The Hal­i­fax Con­fer­ence

Canadian Art - - Contents - by Craig Leonard

What makes an era, a scene, a rep­u­ta­tion? To re­pro­duce a smooth and rea­son­able pic­ture of the past is to be com­plicit with ex­ploitable nar­ra­tives in the present. While the back­ward gaze can seem glo­ri­ous when past events achieve mythic im­por­tance, it is only through his­tor­i­cal cri­tique that we gain a Þrm foothold to chal­lenge the in­her­ent con­tra­dic­tions of es­tab­lished be­liefs.

Take for in­stance the tan­ta­liz­ing whis­pers of some­thing called the Hal­i­fax Con­fer­ence. In the Nova Sco­tia Col­lege of Art and De­signõs his­tory, the con­fer­ence is within a vaunted canon that in­cludes the Projects Class, Lithog­ra­phy Work­shop and NSCAD Press. For some, th­ese ref­er­ences point to an­other time when ne­olib­eral ra­tio­nal­ity did not dom­i­nate and an en­light­ened ad­min­is­tra­tion was in lock­step with sub­ver­sive con­cerns; for oth­ers, they are only dusty ci­ta­tions that are ir­rel­e­vant to con­tem­po­rary mat­ters. Against the hy­per­bole of the for­mer and the my­opia of the lat­ter, a re-ex­am­i­na­tion of the con­fer­ence pro­vides a reßec­tion on the lim­its of in­sti­tu­tional dis­course, while ex­pos­ing the con­tem­po­rary art worldõs po­lit­i­cal am­biva­lence.

On Oc­to­ber 5 and 6, 1970, the con­fer­ence hem­or­rhaged aes­thetic and ide­o­log­i­cal conßict dur­ing its gath­er­ing of renowned artists, or­ga­nized by gal­lerist, pub­lisher and im­pre­sario Seth Siege­laub. As de­scribed in the orig­i­nal press re­lease: Òthe Hal­i­fax Con­fer­ence was con­ceived as a means of bring­ing about a meet­ing of rec­og­nized artists rep­re­sent­ing di­verse kinds of art from dif­fer­ent parts of the world, in as gen­eral a sit­u­a­tion as pos­si­ble. Ôwhat will hap­pen is im­pos­si­ble to fore­cast,õ says Seth Siege­laub.ó Siege­laubõs ac­cu­rate anti-prog­nos­ti­ca­tion is matched by the ob­scu­rity of the con­fer­enceõs go­ings-on, due in large part to the poor au­dio and video qual­ity of ex­tant doc­u­men­ta­tion. Even still, there has been am­ple in­sti­tu­tional use-value in cit­ing its ros­ter of par­tic­i­pantsñ Joseph Beuys, Lawrence Weiner, Michael Snow, Carl An­dre, Robert Mor­ris and N.E. Thing Co., among oth­er­sñwith­out ex­ca­vat­ing the ac­tual sub­stance of the de­bates. The video­tapes ver­ify what is known of the con­fer­enceõs leg­end: dis­cus­sions were held in the col­legeõs board­room, while stu­dents and other in­ter­ested par­ties watched on a video mon­i­tor in the gallery be­low; and the sep­a­ra­tion of pan­el­lists and stu­dents, which re­mained con­tentious from the out­set, dra­mat­i­cally in­cited stu­dents to pour into the board­room, in ef­fect, bring­ing the con­fer­ence to an end.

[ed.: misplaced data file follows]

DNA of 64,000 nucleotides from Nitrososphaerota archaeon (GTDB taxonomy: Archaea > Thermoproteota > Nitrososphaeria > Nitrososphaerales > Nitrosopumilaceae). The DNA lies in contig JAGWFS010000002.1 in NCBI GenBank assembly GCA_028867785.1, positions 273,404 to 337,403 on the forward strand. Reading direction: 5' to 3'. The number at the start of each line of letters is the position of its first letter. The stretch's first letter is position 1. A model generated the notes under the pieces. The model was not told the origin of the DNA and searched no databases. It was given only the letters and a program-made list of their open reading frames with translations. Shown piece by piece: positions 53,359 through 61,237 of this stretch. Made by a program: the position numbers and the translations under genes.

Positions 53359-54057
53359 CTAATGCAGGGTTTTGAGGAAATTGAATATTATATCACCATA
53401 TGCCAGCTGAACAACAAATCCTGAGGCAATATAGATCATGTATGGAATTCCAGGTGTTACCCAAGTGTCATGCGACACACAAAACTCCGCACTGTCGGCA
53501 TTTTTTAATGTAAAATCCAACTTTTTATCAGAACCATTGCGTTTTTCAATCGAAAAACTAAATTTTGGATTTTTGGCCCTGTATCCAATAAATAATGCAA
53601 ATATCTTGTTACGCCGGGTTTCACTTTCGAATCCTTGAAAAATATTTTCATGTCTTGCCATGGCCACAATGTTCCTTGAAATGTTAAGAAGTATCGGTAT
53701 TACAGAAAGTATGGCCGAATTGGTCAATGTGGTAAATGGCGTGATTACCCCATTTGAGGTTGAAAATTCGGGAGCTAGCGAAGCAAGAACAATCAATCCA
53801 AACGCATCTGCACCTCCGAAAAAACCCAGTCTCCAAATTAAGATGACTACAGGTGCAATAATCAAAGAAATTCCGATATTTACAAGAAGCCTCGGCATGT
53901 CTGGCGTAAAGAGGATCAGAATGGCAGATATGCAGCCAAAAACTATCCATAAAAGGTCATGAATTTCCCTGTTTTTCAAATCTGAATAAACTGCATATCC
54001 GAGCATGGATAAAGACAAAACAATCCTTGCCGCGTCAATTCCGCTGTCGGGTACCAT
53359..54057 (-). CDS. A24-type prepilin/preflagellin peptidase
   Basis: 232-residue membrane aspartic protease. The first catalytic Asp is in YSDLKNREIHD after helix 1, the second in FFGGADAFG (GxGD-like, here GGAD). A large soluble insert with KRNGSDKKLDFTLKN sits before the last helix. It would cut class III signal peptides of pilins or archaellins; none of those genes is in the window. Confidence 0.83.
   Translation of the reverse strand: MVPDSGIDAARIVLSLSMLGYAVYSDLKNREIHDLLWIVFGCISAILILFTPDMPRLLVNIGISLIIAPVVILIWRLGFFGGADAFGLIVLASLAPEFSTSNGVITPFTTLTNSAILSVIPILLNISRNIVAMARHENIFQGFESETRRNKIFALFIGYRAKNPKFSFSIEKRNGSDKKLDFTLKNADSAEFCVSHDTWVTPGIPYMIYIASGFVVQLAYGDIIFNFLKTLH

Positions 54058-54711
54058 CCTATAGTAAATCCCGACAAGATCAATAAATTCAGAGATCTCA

Yet, be­yond set­ting and story, the video­tapes also con­tain a record of rich, though frag­men­tary, di­a­logue that pro­vides Þrst­hand rev­e­la­tions of some of the par­tic­i­pantsõ com­mit­ments re­gard­ing art and pol­i­tics at the time. Beuys crit­i­cizes An­dre for demon­strat­ing an un­di­alec­ti­cal Òone-sid­ed­nessó (Ein­seit­igkeit) while An­dre ac­cuses Beuys of en­dors­ing ex­actly Òthe po­lit­i­cal cor­rect­ness that gets you the war in Viet­nam.ó Weiner badgers painter Richard Smith to see art as his­tor­i­cal ar­ti­fact in­stead of some­thing with tran­scen­dent value. Mor­ris de­nounces the fal­sity of the con­fer­enceõs po­lit­i­cal and artis­tic claims, warn­ing stu­dents and his peers about the im­por­tance of con­text and the power of in­for­ma­tion. And, in a cli­mac­tic dis­rup­tion, a telegram ar­rives from the Womenõs Art Work­ers (sig­na­tures in­cluded Lucy Lip­pard), con­demn­ing the ab­sence of women at the con­fer­ence (mi­nus In­grid Bax­ter as one half of N.E. Thing Co.). It states: Òpay your dues. We are due for ours.ó

When one re­plays the con­fer­ence to­day, its dor­mant sub­stance comes to light, along­side the chance to re­dress its glar­ing blind spot­sñits hubris, hero­ism and hi­er­ar­chy. By dra­mat­i­cally em­body­ing th­ese con­tra­dic­tions it be­comes pos­si­ble to Þnally cast them aside. ■

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